Jhal Muri – Kolkata’s Favorite Snack

By Mark Wiens 15 Comments
Famous Bengali street snack - Jhal Muri
Famous Bengali street snack – Jhal Muri

Along with pani puri and ghugni chat, jhal muri is one of the most praised and widely present Bengali street food snacks.

In Kolkata you’ll find jhal muri at just about every street corner and directly outside of nearly every important door you ever exit (outside of banks, hospitals, transportation stations, museums, etc.).

Jhal muri vendor in Kolkata, India
Jhal muri vendor in Kolkata, India

Jhal Muri

Eager to sample as many Indian street foods as possible when I was in Kolkata, jhal muri was something that couldn’t be missed.

It’s a dry snack, perfect for walking and snacking, or as a snack while riding any form of transportation. It’s the type of snack I would have loved to be munching on while I was driving a truck back in University, or sitting in a movie slowly munching.

Bag of puffed rice for jhal muri
Bag of puffed rice for jhal muri

Puffed rice, which is essentially the same thing as Kellog’s Rice Krispies (a puffed rice cereal popular in the US), is the staple ingredient of any jhal muri mixture. I’m sure India was eating puffed rice long before Kellog’s began marketing it.

You’ll immediately know a vendor serves jhal muri by his overly large sack of muri (puffed rice) positioned somewhere at the street stall.

Accompanying the puffed rice are a variety of dry nuts and crunchy looking things, as well as a plate of sliced coriander leaves, red onions, and some limes. Finally, you’ll notice a few unmarked jars or bottles filled with spices and a variety of oils.

Fresh onions and herbs
Fresh onions and herbs

For jhal muri, the vendor will grab a metal can, toss in a handful of puffed rice, some lentils, roasted peanuts, possibly some other crunchy items, coriander (cilantro), onions, and fresh chopped chillies.

He then seasons it with a squirt of fragrant mustard oil, a squeeze of lime, and a few pinches of masala powder, and stirs everything together in a metal can using a stick.

Served in a newspaper bag
Served in a newspaper bag

Like many good Kolkata street food snacks in India (dry snacks that is), jhal muri is served in a little bag made from recycled newspaper.

Jhal Muri in Kolkata, India
Jhal Muri in Kolkata, India

Though it’s not a snack I’d eat everyday, I did enjoy the mixture. The puffed rice went well with the slivers of onions and chillies and every now and then I’d get a peanut or fried lentil. What really makes jhal muri so delightful is the mustard oil, which gives it a lovely flavor.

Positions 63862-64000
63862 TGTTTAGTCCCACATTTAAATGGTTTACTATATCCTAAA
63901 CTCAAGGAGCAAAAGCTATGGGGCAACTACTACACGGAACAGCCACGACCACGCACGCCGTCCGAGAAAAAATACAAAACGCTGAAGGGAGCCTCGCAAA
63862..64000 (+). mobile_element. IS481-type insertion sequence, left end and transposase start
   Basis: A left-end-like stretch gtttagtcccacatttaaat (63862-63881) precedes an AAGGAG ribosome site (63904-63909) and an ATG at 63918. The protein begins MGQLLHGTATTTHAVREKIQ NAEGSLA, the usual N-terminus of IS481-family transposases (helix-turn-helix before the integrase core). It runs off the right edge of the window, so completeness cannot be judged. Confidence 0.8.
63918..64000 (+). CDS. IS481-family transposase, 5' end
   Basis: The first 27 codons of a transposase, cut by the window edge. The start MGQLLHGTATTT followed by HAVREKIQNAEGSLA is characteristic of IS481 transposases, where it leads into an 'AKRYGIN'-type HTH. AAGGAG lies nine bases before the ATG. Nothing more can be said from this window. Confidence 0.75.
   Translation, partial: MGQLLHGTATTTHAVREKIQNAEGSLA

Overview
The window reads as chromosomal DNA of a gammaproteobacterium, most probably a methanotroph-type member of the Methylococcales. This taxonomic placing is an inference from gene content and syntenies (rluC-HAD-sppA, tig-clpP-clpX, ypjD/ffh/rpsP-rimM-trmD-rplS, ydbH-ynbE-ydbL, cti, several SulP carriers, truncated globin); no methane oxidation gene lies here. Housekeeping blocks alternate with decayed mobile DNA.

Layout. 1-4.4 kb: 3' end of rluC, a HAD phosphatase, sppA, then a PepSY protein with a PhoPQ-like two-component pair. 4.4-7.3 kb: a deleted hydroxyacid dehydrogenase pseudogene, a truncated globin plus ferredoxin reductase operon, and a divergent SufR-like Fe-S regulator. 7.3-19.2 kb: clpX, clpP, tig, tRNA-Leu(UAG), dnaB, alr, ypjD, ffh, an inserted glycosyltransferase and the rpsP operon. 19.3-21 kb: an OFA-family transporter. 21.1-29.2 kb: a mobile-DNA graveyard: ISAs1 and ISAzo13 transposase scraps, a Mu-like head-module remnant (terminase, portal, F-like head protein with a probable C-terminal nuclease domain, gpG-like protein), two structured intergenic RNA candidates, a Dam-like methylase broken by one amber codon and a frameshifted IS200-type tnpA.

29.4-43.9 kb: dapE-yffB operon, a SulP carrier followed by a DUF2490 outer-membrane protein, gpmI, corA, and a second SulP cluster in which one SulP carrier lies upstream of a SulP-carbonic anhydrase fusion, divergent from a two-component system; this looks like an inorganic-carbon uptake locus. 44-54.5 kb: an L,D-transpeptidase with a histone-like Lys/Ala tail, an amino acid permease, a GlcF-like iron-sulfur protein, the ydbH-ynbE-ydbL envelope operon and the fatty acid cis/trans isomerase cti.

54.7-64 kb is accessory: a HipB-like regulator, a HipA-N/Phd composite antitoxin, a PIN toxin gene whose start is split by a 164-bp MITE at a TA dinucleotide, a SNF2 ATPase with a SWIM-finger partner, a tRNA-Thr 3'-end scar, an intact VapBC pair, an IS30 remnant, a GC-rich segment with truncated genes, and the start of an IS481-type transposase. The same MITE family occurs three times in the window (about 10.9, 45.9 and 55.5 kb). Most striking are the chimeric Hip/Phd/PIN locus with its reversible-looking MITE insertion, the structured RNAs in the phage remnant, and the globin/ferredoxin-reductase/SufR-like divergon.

In Kolkata many vendors will give you a choice of what size packet you’d like to order. Depending on how snacky you may feel, you can get the 10, 15, or 20 Rupee newspaper bag full.

Here’s the video to go with this article. Press play now!

(If you can’t see the video, click here to watch it on YouTube)


15 comments. I'd love to hear from you!

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  • Kim turim

    2 years ago

    So no tomatoes
    Just dry ingredients
    Puffed rice-red onions-cocoanut-peanuts-sev-cilantro-spices-mustard oil
    (What else??

  • Seo Audit

    3 years ago

    great blog, you just done a faboulous job. i read your all blog

  • Jonas

    7 years ago

    Your work is incredible, whenever I can come here to read your posts that are wonderful

  • kim

    9 years ago

    Hey. Thanks for this video. We made this today and loved it!!! For our taste we will use a little less onion (maybe a spring onion) with a finer chop but otherwise, brilliant. (we are in New Zealand)

    • Mark Wiens

      9 years ago

      Hey Kim, you’re welcome, and great to hear you made it and enjoyed it!

  • Thomas

    11 years ago

    Its look almost like a pick and mix, Bombay Mix, you know the sort you get pre mixed around the world? Lush!

  • Mike

    11 years ago

    The recycled bag is awesome! I bet all those flavors together were great! This seems like a perfect on the go snack when you’re hungry but don’t have time to eat a larger meal. Excellent set of images, too.

  • Maria

    11 years ago

    Man-o-man that looks good and love the paper bag.

  • simon

    11 years ago

    this snack looks like it has been brought to Malaysia decades ago through the migrant workers and evolved a bit. Here its called ‘kacang putih’ (white nuts) because they coat the nuts in flour and honey. The trade is dying out here, I remember as a boy an Indian man would come on a bicycle selling it stuff in a newspaper cone. One day mom got concerned with him using newspaper (I bought from him every time he came ringing his bicycle bell) that my mom gave him an old telephone directory to use as paper cones.

    • Mark Wiens

      11 years ago

      Hey Simon, awesome, thanks a lot for sharing! That’s a great story, and I hope the snack doesn’t completely die out in Malaysia!

  • Annette | Bucket List Journey

    11 years ago

    Though this sounds like a tasty combination, what I really love is the newspaper bag!